Making the best use of spatial data to improve Hong Kong’s competitiveness EJINSIGHT

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The UK Geospatial Commission previously commissioned a consulting firm to undertake a detailed economic study on the size, characteristics and characteristics of the UK geospatial or location data market, and how such data can promote the ‘economy. The report is also a source of inspiration for Hong Kong for our emerging geospatial data market.

The report first highlights that their “geospatial data market” has three characteristics:

First, it is an ecosystem rather than a traditional market structure.

Many industries use a range of diverse geospatial products and services, therefore, we should not view geospatial activity as taking place “within a single economic market”. Take the example of information on aggregated user journeys. It can be used by transport authorities to learn about trends in changing demand for public transport, while private companies can use it to target their advertising. Smartphone apps, such as trip planning, recording and taking photos, and health tracking, are integrated with geospatial data and other elements.

Second, the real value of geospatial data is difficult to assess.

In 2018, the UK Cabinet Office estimated that private sector use of geospatial data can unlock £ 6-11 billion in economic value each year, excluding tech giants: Apple, Google and Amazon. . In fact, geospatial data has been widely applied in many fields such as retail, logistics, catering, and travel, and is a key part of business activity for a wide range of businesses. It is therefore difficult to estimate their full value.

However, it is certain that the related industries have grown steadily: 55% of UK geospatial companies have been established in the past 10 years. According to data from two-thirds of these companies collected by the authority, the number of employees has increased by around 45% per year, from 20,000 in 2009 to 115,000 in 2019.

Finally, the overflow value of geospatial data cannot be underestimated.

The geospatial data ripple value refers to the value other than that entered by the direct or indirect creators or users of the data. For example, improving the management of the road network by the government reduces carbon emissions, which in turn improves air quality and slows global warming, benefiting all of society as a whole, including people who do not use the road network.

Based on the three characteristics above, the report makes recommendations to the authority. I think the one related to political decision-makers is particularly relevant for us.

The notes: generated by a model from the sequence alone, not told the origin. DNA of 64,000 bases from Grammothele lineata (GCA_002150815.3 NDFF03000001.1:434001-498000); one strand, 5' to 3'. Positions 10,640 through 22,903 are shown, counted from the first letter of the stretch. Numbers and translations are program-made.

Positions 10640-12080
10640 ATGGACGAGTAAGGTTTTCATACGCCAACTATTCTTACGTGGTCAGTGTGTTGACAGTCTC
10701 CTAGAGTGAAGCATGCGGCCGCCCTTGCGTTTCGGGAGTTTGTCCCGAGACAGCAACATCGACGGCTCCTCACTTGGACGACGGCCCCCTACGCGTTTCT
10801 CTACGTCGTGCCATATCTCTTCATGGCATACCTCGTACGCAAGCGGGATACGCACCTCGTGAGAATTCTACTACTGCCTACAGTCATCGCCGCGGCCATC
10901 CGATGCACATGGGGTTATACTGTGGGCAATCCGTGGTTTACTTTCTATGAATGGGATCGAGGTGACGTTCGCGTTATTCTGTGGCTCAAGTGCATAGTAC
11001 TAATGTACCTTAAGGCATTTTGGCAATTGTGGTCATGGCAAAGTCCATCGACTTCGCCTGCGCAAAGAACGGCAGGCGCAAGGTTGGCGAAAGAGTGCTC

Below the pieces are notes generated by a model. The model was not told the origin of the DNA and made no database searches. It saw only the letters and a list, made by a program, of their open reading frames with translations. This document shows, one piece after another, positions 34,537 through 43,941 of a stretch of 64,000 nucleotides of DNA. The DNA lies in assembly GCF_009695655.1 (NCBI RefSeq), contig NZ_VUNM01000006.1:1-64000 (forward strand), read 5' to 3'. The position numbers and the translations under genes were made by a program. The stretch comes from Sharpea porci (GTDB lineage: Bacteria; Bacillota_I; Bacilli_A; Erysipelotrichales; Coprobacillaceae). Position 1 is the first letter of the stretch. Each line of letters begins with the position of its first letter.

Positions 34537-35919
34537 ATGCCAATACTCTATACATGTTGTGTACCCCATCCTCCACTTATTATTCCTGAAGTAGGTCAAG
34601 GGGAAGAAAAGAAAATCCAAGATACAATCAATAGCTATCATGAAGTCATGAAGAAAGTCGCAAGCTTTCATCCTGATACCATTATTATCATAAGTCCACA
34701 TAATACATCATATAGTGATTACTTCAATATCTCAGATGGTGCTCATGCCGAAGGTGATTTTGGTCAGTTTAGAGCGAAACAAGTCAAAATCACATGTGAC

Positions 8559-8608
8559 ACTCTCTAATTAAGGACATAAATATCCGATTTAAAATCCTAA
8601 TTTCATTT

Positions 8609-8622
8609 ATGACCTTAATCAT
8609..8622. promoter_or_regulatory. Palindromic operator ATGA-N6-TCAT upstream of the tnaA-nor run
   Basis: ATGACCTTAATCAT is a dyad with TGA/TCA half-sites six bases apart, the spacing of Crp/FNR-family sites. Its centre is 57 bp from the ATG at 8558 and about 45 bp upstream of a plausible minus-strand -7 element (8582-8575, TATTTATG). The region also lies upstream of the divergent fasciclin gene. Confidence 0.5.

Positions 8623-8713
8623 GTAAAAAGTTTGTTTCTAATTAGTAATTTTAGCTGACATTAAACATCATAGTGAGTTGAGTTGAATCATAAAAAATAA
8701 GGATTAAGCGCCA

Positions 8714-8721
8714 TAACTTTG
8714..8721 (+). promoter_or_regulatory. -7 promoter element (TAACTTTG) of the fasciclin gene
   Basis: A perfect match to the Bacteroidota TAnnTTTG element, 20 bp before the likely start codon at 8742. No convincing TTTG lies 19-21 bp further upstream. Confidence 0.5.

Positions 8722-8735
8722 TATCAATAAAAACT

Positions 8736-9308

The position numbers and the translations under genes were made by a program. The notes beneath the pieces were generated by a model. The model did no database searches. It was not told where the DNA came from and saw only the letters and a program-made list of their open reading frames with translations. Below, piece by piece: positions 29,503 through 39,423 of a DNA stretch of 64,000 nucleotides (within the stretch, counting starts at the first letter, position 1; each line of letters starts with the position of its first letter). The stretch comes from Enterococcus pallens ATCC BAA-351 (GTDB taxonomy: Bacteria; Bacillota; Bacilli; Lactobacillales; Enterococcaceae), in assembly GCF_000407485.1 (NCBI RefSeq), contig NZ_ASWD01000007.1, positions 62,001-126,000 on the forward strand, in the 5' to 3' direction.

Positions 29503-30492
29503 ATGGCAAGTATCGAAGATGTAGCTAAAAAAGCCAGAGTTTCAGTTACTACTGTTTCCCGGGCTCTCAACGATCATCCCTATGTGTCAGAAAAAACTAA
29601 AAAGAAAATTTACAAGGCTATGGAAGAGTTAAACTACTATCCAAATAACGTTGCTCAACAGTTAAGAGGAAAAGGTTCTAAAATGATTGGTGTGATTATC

Even though geospatial data can produce enormous economic and social benefits, the report points out that such data is often not fully used or even left unused. This may be due to a lack of knowledge in the application of geospatial data by policy makers and hence geospatial information is not used in the decision making process.

In the 2017 Hong Kong Political Speech, openness of government data was identified as one of the eight broad directions to promote the development of innovation and technology. Since 2019, the number of open datasets has exceeded 4,670, which has laid a solid foundation for a Common Spatial Data Infrastructure (CSDI), a data supermarket to be officially launched next year. However, with open data, what about usage? Have the public and government made the best use of data resources? What value has open data created?

In fact, the government has already reaped the benefits of open data and information sharing. One of the examples is a common operational image (COP), an electronic platform launched by the Civil Engineering and Planning Department in 2019. The shared geographic information system platform allows the different services to exchange views. real-time information on accidents related to natural disasters, such as landslides, floods resulting from rainstorms, seawater floods, thus facilitating coordination and distribution of responsibilities between different departments . Early last year, in response to the raging COVID-19 epidemic, various government offices and departments jointly developed an interactive map dashboard, “Coronavirus Disease (COVID-19) in Hong Kong” for providing the public with updated one-stop information about the epidemic, which greatly eased the tension of the general public. Asia’s first bilingual epidemic dashboard in Chinese and English attracted more than 58 million views as of mid-October of this year. This is another case to demonstrate the success of inter-ministerial cooperation and sharing of geospatial information.

Currently, the main livelihood problem in Hong Kong is the housing shortage. CSDI with geospatial data as a basis can be used to troubleshoot problems. In the planning of old districts like Kowloon East, or the development of new towns like the 30,000 hectares of Northern Metropolis, Tung Chung or Lantau Tomorrow, the authority must make good use of the CSDI, and not let the value of investments turn into vanity.

I hope that policymakers can recognize the importance of geospatial data and promote its use. This will not only accelerate the pace of our development towards a smart city, but also improve the competitiveness of Hong Kong.

– Contact us at [email protected]

Dr Winnie Tang

Adjunct Professor, Department of Computer Science, Faculty of Engineering; Department of Geography, Faculty of Social Sciences; and Faculty of Architecture, University of Hong Kong


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